Suitably Matched

Way back when I was a brand new knitter (think ‘had to look up how to purl because it seemed sort of tricky’ level of new), I read a pattern that said something like ‘cast on 24 stitches with appropriate yarn and suitably matched needles.’  And somehow I got it into my head that ‘suitably matched’ meant ‘needles that look pretty with your yarn.’  I’ll just let you imagine how well that worked out.  It’s a wonder I ever got the hang of this.

But that incident has left me with a tendency to grin every time my needles happen to match my knitting!

And someone will ask, so these are the needles.  No they’re nothing fancy.  But I’ve had them for at least a decade, and they’ve held up perfectly (as have all the other needles of that brand I’ve used over the years…).  And the yarn is Silky Victoria from Blue Moon Fiber Arts in the color Sugar Plum Fairy Dust.  And the knitting is a swatch for Curls 3 (which should be next year’s book)!

Flake

Remember back in August, when I was so excited for lovely, long DPNs?  And bought three sets?  And loved them with an undying fervor?  Yeah.  So here’s how that turned out.

DSC_3076 copyIt’s a bit hard hard to take a picture of, but if you look closely, you can see that the tip is flaking rather badly.   It’s happening to all three sets.

I get that needles are tools, and that tools show signs of use over time.  I don’t expect tools to last forever.  But I’ve had the needles for less than five months, and they’ve only been used for two or three projects (depends on which set we’re talking about, but either way it’s not what I’d call heavy use).  And I do expect needles to last longer than this.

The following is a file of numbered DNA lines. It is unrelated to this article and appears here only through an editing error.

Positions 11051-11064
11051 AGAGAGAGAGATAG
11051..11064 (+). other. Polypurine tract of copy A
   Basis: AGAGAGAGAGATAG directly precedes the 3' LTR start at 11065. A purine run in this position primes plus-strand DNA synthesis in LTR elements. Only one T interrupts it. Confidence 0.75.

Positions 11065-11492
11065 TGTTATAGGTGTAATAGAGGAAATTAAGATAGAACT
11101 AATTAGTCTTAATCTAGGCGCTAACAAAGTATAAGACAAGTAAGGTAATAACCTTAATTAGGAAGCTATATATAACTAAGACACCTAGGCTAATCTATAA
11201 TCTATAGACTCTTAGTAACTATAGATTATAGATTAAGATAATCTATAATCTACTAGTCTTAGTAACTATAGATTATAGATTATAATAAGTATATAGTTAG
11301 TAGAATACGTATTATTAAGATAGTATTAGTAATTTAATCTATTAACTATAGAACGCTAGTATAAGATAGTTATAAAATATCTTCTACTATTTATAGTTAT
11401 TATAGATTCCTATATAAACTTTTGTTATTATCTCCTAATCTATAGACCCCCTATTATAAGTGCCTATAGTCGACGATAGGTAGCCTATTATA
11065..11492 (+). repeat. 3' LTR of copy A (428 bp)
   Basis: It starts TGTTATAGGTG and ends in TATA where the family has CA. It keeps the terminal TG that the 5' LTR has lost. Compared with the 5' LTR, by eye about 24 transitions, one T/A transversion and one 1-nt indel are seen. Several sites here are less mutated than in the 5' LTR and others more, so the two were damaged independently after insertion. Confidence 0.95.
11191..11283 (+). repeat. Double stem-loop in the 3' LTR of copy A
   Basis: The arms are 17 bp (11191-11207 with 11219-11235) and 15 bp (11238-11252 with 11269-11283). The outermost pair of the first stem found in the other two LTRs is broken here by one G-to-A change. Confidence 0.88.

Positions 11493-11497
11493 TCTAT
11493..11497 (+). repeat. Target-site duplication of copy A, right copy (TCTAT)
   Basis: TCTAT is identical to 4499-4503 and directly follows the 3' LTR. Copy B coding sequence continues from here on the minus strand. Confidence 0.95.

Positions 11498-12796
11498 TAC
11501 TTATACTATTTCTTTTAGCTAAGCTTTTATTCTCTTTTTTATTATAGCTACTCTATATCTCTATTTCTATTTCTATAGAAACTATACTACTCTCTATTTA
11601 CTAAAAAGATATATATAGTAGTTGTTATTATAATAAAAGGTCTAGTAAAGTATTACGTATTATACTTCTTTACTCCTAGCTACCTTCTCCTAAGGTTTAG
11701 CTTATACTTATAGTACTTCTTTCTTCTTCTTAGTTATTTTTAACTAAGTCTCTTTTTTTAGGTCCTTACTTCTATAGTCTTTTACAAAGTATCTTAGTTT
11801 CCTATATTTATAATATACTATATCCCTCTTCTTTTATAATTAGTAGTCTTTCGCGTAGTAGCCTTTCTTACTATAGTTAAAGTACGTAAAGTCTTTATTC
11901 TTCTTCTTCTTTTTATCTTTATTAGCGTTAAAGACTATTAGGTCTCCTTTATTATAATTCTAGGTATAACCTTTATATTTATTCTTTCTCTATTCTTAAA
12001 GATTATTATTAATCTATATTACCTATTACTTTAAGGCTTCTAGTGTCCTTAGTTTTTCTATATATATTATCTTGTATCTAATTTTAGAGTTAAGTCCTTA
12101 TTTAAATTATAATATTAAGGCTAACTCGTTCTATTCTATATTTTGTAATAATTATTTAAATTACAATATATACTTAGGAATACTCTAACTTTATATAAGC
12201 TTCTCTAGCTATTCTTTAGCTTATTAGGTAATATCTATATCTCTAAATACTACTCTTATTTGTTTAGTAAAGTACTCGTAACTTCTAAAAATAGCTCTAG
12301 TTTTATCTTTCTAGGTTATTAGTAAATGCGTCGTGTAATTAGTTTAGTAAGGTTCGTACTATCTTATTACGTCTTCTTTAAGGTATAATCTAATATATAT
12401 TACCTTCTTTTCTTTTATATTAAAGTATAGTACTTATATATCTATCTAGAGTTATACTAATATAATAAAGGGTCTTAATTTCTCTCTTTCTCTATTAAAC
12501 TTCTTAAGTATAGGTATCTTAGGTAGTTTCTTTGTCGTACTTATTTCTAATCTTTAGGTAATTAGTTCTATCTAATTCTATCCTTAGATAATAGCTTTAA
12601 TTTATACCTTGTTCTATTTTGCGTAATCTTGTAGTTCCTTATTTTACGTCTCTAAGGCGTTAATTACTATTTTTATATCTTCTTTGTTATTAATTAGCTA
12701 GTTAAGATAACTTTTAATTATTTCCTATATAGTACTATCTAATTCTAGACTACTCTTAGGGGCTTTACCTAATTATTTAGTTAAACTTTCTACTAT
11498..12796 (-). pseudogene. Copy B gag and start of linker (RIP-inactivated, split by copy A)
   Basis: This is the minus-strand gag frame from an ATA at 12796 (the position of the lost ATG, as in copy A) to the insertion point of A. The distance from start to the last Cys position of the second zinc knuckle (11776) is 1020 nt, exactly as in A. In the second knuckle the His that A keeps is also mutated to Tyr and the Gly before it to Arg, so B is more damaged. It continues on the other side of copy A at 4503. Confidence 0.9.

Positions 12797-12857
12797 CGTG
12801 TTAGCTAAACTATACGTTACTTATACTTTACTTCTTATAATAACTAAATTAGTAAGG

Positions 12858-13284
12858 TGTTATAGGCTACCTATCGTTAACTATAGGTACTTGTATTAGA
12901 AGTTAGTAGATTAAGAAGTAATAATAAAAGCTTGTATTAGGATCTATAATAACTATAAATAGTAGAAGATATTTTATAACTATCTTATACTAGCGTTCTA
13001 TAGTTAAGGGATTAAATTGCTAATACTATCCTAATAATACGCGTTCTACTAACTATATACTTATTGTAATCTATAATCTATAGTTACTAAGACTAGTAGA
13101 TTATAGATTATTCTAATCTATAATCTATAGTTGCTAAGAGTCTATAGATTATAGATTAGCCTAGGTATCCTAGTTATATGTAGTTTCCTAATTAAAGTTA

I’m totally bummed and once again on the hunt for sturdy, long DPNs.  Though I’m starting to think they just don’t exist…

Meanwhile

So, it’s been sort of all book all the time around here, but I have managed to grab the occasional spare moment and actually knit (not many mind you…but every now and then).  There’s a hat underway.

DSC_0500 copyIt started out something like that.

DSC_0513 copyThen it was more like that.

DSC_0600 copyAnd these days it’s more like this.

It’s the simplest little thing ever (two row repeat, mostly stockinette, easy to pick up and bang out a row when you have a minute), which makes it the perfect thing for the craziness of launch week.  All the interest comes from the yarn (Spun Right Round in the color Bug Jar), and I’m not actually sure I’d be up for anything more complicated at the moment!

And it’s the absolutely perfect project to break in my lovely new needles.